Thinking about warm weather sometimes makes me glad that air-conditioning was invented; I’m not really a hot weather type of person, so anytime the temperature outside reaches about 26 degrees Celsius (78 degrees Fahrenheit), I’m usually the first to find shade. What it does mean for me is good, soft light for sunrises if the night has been cool; with the air slowly warming up, it seems to make the morning a little more tolerable. Summers, for me, usually end up being better for sunrises because then it’s not so darn cold that early in the morning; sunrises in the winter months are amazing as well, but the upside is that thick gloves aren’t needed in the summer for shooting the sunrise.
With the summer months, there isn’t as much of an outburst of colour, or at least as big a variation of it, as there is in spring, but there’s something to be said for being able to handle the different lighting that comes with a longer midday sun. Most people, myself included, usually think that shooting under the midday sun is a bad thing because of the harsh overhead light, but, once you get used to it, the light can be really good for backlit shots of flowers or in forested creeks where you want to see specular lighting to bring out the mood. We get stuck in certain mindsets when it comes to photography that we can either fix it later on the computer or just ignore the midday hours, but there is something to be said by learning through photography in the midday hours because it makes us, or at least it should, a little more focused on getting the shot right so that we have more to work with later and learn a bit more about ourselves in the process. Personally, I learn more in the summer months about lighting because the angle of the sun makes it that much more challenging for me to work on my photography.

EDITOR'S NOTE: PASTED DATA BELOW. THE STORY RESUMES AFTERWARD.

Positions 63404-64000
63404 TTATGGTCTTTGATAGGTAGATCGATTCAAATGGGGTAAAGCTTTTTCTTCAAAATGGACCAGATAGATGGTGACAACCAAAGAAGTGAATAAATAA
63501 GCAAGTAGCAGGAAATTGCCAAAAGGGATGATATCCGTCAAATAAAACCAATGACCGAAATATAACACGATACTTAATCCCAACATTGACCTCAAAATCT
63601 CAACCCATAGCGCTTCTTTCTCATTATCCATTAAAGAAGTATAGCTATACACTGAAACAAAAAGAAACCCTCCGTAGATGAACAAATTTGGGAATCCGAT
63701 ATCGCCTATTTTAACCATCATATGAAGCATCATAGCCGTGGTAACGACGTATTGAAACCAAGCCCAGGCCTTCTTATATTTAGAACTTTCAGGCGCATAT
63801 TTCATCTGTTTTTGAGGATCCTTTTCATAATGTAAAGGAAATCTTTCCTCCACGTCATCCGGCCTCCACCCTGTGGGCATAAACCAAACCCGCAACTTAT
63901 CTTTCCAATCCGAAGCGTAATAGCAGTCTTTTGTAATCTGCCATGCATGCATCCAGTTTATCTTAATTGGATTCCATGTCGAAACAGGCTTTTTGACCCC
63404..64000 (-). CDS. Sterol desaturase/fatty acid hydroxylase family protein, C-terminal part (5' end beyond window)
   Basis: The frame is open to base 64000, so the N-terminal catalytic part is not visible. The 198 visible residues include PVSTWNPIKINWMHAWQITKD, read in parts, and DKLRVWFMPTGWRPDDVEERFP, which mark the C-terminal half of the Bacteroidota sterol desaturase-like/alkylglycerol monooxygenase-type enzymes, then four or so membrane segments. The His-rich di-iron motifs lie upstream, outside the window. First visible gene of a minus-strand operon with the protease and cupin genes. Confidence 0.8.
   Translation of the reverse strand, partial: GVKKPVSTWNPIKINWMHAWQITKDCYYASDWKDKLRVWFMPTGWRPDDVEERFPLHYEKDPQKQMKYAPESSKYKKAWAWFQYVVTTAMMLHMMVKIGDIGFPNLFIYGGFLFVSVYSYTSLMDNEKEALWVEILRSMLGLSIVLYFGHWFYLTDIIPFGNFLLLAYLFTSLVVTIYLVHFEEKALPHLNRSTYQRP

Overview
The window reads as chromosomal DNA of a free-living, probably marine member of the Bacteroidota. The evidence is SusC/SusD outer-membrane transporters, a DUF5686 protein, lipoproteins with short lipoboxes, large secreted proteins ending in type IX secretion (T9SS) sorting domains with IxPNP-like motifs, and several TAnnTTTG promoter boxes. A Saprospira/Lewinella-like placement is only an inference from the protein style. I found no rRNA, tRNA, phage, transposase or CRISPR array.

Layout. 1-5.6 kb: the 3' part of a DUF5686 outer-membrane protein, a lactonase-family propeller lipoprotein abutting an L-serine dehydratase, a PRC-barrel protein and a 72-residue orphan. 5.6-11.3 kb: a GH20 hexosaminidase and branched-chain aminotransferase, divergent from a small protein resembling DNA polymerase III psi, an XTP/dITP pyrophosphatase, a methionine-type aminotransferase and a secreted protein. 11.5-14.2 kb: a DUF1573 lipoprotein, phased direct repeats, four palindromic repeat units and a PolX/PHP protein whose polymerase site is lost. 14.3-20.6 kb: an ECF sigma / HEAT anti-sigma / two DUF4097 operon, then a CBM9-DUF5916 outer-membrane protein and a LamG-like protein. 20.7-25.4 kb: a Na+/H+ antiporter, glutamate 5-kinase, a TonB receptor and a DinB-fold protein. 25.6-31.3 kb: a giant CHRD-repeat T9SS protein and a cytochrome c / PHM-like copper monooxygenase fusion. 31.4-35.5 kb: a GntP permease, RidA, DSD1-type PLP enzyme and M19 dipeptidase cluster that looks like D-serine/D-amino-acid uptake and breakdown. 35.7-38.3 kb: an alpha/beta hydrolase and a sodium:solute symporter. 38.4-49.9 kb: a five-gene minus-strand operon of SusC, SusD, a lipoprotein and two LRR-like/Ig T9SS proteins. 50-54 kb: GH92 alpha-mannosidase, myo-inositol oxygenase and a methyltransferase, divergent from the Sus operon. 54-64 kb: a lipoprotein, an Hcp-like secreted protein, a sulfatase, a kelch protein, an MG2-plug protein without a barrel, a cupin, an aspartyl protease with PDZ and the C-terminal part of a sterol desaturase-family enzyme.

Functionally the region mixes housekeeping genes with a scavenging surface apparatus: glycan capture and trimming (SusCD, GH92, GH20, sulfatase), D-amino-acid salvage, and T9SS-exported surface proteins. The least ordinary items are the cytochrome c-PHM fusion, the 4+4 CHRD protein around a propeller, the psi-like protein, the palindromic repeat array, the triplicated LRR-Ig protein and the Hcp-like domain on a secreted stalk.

For example, with the above photograph, taking it in the summer would mean a harsher, overhead light and the shadows would have been more pronounced because of it. While I have shot this scene in the summer before, it often means a great deal more work in post-processing because of the lighting; the highlights & shadows would need more tinkering because of that greater contrast in that kind of lighting. In the spring, when this shot was taken, the sun wasn’t so high or harsh, so the contrast wasn’t as much and the dynamic range was much easier to deal with. Simply put, summer means a little harsher light, but more learning opportunities.